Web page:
From November GE Additive will be offering academic researchers the ability to access previously locked down features on the Arcam EBM A2X metal additive manufacturing systems.
Access to development mode on electron beam melting industrial 3D printers typically comes with an additional fee, however GE Additive are hoping that by providing existing customers free access EBM applications will receive a boost.
Approximately 20 academic and research institutions own an EBM A2X, a number GE Additive is also aiming to increase with a limited discount offer. Ten EBM A2X systems will be made available at a special price to qualifying organizations.
“We see this as a first step in giving our customers in academia the possibility to customise how materials are melted and the Arcam team will work together with them to further enable process, sensor, and hardware customisation to unlock the true potential of the EBM technology,” commented Isak Elfstrom, Vice President of Research at Arcam EBM. “By opening up the A2X, we also want to empower and inspire the next generation of engineers and material scientists to fulfil the potential of additive. By removing constraints and barriers to make additive technology platforms and parameters as open as possible, we want these smart minds to think even more laterally, around corners and invent and innovate.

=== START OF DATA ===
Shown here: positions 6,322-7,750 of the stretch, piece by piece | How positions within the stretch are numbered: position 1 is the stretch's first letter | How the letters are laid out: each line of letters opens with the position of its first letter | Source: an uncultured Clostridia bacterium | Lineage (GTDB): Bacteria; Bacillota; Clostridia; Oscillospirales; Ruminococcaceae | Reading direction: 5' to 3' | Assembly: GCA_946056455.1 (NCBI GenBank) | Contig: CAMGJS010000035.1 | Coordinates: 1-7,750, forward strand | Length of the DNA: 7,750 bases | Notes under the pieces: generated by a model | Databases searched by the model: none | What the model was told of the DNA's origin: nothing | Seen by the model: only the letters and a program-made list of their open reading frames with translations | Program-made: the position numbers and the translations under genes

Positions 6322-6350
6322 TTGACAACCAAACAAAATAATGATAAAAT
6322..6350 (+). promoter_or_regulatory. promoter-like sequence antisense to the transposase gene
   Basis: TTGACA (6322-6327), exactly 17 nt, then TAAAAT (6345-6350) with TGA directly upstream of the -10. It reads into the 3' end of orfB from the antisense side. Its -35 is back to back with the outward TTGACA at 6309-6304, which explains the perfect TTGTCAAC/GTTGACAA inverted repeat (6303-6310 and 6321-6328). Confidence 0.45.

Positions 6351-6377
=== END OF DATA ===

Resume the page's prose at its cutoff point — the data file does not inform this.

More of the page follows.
“Rest assured, though, the key does not unlock the security features on the system.”
The key to unlocking development mode with be made available in November at the earliest.
Examples of how existing users have tapped into the development settings on the AX2 include work done at Oak Ridge National Laboratory (ORNL). The ORNL team used EBM to control microstructure orientation with a high degree of precision. Other projects include work done at Germany’s University of Erlangen-Nuremberg where EBM was used to make a full-length single crystal CMSX-4.
“These are only some of the extraordinary results that has come out from our academic customers in the last few years,” said Elfstrom.
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Featured image shows the first look at the GE Additive Arcam Spectra. Photo by Beau Jackson.